As the lights dim over the audience, hushed whispers fade into the familiar notes of “The Nutcracker’s” overture, the melody an indicator that the holiday season is here again. Little girls in satin dresses clutch their dolls and lean forward in their velour upholstered theater seats, mesmerized by the way the ballerinas float across the stage in their pointe shoes. The children’s feet dangle from their chairs, bouncing in time to the music. For 90 minutes they are transported. And for many, “The Nutcracker” is their first introduction to the arts.
The Southwest Virginia Ballet has welcomed patrons to its production of “The Nutcracker” on the second weekend of December each year for three decades. But because of the coronavirus pandemic, no tickets were sold for the holiday classic in 2020.
For months, the arts community in Roanoke, Virginia was weighed down by feelings of frustration and sadness. Theater directors shut their doors and furloughed their staff, and movie theaters were void of popcorn-munching patrons. As the seriousness of Covid-19 set in, so did panic for community arts leaders. How will their organizations – that are built around intimate human connection – survive?
City arts leaders who understand the value arts organizations bring to the community were willing to get creative to offer art in Roanoke. Douglas Jackson is the Arts and Culture Coordinator in Roanoke City. “The arts and humanities are critical in helping us understand who we are, how we live together, how we got to be here, and where we’re headed,” Jackson said. The heart of his work is the desire to make arts accessible to every member of the community regardless of their background. Once a month, he brings together the executive directors of nearly every arts organization in the Roanoke Valley to help further that mission.
Roanoke has a history of resilience. It is a historically working-class town in the heart of the Blue Ridge Mountains. It grew out of a crossroads of what would eventually become the Norfolk Southern Railroad, which drove the economy for more than 130 years. In 2015, Norfolk Southern left Roanoke taking nearly 2,000 jobs with it. As a result, the financial structure of the region was primed for change. The loss of the railroad made space for new economic engines.
Out of the opportunity for reinvention, the arts and culture sector grew stronger. Now, instead of traveling to Richmond, Washington D.C., or Charlotte, out-of-town visitors make the trip to Roanoke. A night at the ballet, the symphony, or the theater paired with a dinner and a hotel stay, brought money into Roanoke again.
According to a report in 2019, the nonprofit arts and culture sector generated $64.2 million in total economic activity for the City of Roanoke; almost double the national median for regions of similar size. As “social distancing,” “masks required,” and “no public gatherings” became a part of everyday vocabulary, the work of nonprofit arts organization seemed almost unfeasible. In March 2020, Mill Mountain Theatre’s producing artistic director Ginger Poole had to furlough almost all of her full-time employees – a decision she did not take lightly – to protect the theatre’s cash reserves.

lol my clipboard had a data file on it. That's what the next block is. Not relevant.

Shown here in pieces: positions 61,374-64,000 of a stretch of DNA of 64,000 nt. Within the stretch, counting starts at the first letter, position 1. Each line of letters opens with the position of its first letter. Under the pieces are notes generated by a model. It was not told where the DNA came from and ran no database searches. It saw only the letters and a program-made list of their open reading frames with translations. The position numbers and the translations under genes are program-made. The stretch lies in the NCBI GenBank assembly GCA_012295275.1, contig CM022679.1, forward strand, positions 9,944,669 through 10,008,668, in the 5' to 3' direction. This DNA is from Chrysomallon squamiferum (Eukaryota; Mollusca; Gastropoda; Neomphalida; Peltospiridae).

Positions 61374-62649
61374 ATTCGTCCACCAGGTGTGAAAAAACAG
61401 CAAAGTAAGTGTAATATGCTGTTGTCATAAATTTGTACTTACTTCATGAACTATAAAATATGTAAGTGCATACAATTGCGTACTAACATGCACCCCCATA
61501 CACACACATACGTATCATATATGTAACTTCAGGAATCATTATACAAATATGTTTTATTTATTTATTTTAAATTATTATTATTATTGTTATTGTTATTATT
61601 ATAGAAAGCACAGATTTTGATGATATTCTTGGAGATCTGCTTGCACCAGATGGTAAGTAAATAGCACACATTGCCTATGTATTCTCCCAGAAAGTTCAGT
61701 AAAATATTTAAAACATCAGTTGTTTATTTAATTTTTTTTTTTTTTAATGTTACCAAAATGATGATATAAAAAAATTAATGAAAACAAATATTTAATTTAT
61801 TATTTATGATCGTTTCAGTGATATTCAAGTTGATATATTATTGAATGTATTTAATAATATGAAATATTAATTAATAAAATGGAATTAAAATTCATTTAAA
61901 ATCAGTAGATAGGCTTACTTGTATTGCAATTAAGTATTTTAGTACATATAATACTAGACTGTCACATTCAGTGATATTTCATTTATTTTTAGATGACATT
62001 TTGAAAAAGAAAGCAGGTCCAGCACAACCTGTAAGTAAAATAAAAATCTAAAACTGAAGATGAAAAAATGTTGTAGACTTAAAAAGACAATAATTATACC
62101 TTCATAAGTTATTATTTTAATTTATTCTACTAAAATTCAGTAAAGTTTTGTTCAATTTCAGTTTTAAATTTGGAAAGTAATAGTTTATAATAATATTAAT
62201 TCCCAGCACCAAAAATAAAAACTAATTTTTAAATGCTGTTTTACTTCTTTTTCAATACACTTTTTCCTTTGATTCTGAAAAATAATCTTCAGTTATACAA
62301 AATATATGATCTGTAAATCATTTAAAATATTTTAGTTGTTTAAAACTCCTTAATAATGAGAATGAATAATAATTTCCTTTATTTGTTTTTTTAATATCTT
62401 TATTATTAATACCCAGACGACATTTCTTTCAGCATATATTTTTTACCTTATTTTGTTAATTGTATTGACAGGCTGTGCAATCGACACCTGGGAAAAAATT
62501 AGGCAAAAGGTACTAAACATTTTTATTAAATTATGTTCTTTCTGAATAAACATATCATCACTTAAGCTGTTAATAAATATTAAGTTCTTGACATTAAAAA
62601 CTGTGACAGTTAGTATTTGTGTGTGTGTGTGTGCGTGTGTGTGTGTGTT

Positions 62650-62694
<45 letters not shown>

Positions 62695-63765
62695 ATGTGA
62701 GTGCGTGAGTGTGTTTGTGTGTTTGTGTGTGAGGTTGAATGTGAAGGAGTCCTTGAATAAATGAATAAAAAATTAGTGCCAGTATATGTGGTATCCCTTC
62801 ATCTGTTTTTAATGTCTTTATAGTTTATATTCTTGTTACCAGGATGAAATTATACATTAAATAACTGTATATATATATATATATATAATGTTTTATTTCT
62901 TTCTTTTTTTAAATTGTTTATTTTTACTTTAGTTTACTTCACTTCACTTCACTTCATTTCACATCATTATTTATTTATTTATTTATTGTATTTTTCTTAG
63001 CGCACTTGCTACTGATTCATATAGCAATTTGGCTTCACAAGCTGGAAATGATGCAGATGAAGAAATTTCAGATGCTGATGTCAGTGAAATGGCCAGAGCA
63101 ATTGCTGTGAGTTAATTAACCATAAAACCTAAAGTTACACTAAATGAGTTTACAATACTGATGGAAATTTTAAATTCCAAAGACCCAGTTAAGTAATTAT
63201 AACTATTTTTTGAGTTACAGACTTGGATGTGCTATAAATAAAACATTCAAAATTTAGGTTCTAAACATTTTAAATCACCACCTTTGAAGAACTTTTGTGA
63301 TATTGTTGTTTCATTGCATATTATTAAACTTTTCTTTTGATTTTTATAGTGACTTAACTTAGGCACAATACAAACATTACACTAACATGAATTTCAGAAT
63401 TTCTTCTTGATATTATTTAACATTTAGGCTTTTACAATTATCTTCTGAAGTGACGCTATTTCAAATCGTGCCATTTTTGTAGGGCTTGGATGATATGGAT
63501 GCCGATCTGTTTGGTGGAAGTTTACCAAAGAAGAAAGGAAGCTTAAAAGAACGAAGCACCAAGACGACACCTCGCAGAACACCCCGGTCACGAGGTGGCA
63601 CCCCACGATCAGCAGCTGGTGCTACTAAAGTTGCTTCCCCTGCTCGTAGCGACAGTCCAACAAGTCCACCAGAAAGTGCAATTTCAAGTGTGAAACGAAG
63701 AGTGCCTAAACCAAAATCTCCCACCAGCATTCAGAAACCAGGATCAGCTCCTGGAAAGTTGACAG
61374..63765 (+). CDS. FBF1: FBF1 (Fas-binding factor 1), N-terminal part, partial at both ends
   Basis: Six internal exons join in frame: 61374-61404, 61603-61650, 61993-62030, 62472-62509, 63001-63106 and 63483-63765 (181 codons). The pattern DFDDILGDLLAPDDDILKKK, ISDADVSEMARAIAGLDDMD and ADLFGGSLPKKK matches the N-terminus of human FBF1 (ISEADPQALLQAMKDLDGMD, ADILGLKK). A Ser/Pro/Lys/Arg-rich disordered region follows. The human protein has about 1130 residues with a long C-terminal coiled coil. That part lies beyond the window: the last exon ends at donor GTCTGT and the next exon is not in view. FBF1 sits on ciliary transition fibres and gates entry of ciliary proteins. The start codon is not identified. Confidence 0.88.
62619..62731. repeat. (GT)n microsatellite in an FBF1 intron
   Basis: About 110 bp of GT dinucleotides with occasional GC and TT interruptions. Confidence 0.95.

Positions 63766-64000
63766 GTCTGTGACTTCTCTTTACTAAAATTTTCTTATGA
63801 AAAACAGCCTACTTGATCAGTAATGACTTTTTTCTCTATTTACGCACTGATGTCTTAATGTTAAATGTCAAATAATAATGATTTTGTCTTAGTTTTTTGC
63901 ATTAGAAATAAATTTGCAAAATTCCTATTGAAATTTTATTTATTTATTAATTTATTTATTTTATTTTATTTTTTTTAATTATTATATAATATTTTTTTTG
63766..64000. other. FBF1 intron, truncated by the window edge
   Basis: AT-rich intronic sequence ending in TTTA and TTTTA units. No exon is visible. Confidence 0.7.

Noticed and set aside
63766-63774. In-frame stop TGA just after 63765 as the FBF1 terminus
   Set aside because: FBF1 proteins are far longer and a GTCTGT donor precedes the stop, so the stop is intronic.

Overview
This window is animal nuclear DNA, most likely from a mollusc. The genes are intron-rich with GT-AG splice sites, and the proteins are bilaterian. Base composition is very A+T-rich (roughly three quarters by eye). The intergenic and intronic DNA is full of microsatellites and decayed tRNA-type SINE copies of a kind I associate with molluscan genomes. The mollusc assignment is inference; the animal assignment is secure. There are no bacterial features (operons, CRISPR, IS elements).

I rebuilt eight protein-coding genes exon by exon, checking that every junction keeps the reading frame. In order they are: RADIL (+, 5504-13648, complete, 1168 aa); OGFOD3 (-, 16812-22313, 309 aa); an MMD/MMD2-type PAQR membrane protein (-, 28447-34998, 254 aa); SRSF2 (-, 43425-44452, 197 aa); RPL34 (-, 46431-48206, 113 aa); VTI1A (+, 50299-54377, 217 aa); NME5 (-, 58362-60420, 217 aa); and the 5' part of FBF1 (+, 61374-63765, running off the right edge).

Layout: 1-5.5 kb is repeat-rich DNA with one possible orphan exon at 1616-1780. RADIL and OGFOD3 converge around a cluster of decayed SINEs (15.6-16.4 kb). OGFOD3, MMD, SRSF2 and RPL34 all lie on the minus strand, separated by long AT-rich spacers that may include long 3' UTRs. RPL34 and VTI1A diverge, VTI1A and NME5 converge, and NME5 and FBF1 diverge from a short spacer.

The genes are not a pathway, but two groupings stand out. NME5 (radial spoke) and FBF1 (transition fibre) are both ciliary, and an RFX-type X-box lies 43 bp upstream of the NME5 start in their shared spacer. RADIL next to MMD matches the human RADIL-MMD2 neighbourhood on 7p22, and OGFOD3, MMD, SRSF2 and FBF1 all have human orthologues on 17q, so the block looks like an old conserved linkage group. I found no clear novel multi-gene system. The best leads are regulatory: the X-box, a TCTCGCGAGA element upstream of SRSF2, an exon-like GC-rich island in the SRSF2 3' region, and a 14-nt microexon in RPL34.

“I mean it sounds bizarre that you’re going to furlough somebody because you care about them, but it was to get these people into the unemployment system sooner than later,” Poole said. By September, she had not been able to rehire her production staff.
Southwest Virginia Ballet, whose annual revenue is driven by “Nutcracker” ticket sales, would do everything it could to perform. Led by executive director Carol Jessee and artistic director Pedro Szalay, the ballet began to explore alternatives to the traditional performance hall-style offering. The local PBS station, Blue Ridge PBS, saw an opportunity to offer tradition to a community who had felt the impacts of isolation, loneliness, and financial hardship brought on by the pandemic.
Southwest Virginia Ballet is a nonprofit company that provides free pre-professional ballet training to more than 50 students ages 10-18. The organization is dependent on its volunteers who serve on the board of directors, make costumes, fundraise, and manage the company. The dancers rehearse on the weekends, sometimes up to nine hours a day. In a normal year, they would begin rehearsing the larger, corps de ballet, pieces of “The Nutcracker” in August. Over four months, the dancers would perfect their technique in preparation for the December debut. This year, to ensure the performance would be available on time, they recorded in October.
In Southwest Virginia, October is marked by mild temperatures and golden leaves, collecting in heaps on the sidewalk. Southwest Virginia Ballet dancers march up the concrete steps of the service entrance of the Berglund Center. They are weighed down by book bags on one arm and ballet bags on the other – overflowing with makeup, bobby pins, and pointe shoes. The smell of hairspray lingers in the entryway. Each dancer, parent, and volunteer is temperature checked while filling out a Covid-19 symptom disclosure form.
But for many of them, coming to the theater to perform “The Nutcracker” is still routine. Some have been extras in the cast since they were seven years old. For others, this experience is new. Young party girls and gingerbread children buzz with excitement, bouncing up and down the fluorescent-lit hallways. For everyone, it will be a new experience to dance the ballet to an empty house.
Blue Ridge PBS brought its own production crew to film “The Nutcracker”. They shot each piece out of sequence to minimize the interaction between the dancers. The team at PBS edited the ballet and prepared it for digital delivery in the weeks between October and December.
MAKING IT WORK
Southwest Virginia Ballet is not the only organization that has pivoted to offer its craft to the community. Each Summer, Mill Mountain Theatre’s company tours the region offering free performances at schools, boys and girls clubs, community centers, and the like as part of its education outreach mission. They strive to bring art to the people in Roanoke who may not come to them seeking out live theater. They believe in the power of storytelling and connection to strengthen the community. Even after months of canceled shows, Ginger Poole held on to the idea of staging the theatre’s Summer 2020 outreach program, “Polkadots: The Cool Kids Musical.”